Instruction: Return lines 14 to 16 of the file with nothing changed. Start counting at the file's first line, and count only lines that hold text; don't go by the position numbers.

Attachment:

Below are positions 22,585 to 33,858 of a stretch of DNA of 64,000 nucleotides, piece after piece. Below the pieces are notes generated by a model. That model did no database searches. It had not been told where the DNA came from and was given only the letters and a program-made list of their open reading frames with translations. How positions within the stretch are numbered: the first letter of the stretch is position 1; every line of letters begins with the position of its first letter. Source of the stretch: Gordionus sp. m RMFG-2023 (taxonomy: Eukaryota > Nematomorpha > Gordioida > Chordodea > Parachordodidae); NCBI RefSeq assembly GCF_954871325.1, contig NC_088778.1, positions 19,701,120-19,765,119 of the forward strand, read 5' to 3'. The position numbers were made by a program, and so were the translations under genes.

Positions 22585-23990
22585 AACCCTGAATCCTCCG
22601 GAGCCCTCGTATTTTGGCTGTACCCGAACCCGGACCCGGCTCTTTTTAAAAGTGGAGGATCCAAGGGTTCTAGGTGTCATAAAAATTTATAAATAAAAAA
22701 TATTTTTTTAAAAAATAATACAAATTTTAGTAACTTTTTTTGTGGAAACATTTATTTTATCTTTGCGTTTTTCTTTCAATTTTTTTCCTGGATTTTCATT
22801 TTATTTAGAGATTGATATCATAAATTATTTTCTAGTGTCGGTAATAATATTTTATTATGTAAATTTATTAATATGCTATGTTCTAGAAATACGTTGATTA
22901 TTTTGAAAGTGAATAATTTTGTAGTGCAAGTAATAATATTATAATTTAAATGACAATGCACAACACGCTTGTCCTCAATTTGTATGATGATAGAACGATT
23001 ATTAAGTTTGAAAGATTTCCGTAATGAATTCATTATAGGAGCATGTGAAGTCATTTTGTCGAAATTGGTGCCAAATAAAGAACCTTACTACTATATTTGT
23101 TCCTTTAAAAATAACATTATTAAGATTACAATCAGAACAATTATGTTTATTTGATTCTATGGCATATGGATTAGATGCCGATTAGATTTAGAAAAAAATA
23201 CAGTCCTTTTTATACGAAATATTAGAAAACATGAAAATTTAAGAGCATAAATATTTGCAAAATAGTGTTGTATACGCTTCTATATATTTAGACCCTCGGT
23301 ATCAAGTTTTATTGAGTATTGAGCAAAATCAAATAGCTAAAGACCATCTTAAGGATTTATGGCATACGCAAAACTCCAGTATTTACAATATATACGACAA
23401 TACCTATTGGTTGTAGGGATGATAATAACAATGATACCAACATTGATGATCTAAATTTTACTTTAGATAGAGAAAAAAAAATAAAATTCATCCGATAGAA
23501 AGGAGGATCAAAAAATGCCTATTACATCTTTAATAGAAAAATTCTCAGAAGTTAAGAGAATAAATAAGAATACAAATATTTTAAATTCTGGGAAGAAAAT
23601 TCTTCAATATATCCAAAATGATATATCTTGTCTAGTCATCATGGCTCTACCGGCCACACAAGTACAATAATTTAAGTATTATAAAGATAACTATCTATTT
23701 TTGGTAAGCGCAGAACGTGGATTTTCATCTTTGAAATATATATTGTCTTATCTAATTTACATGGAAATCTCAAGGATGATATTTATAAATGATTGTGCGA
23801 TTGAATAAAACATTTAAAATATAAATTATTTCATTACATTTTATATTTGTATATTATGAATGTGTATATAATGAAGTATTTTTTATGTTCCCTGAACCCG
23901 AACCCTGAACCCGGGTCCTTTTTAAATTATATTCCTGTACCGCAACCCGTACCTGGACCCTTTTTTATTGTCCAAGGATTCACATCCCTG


23601 TCTTCAATATATCCAAAATGATATATCTTGTCTAGTCATCATGGCTCTACCGGCCACACAAGTACAATAATTTAAGTATTATAAAGATAACTATCTATTT
23701 TTGGTAAGCGCAGAACGTGGATTTTCATCTTTGAAATATATATTGTCTTATCTAATTTACATGGAAATCTCAAGGATGATATTTATAAATGATTGTGCGA
23801 TTGAATAAAACATTTAAAATATAAATTATTTCATTACATTTTATATTTGTATATTATGAATGTGTATATAATGAAGTATTTTTTATGTTCCCTGAACCCG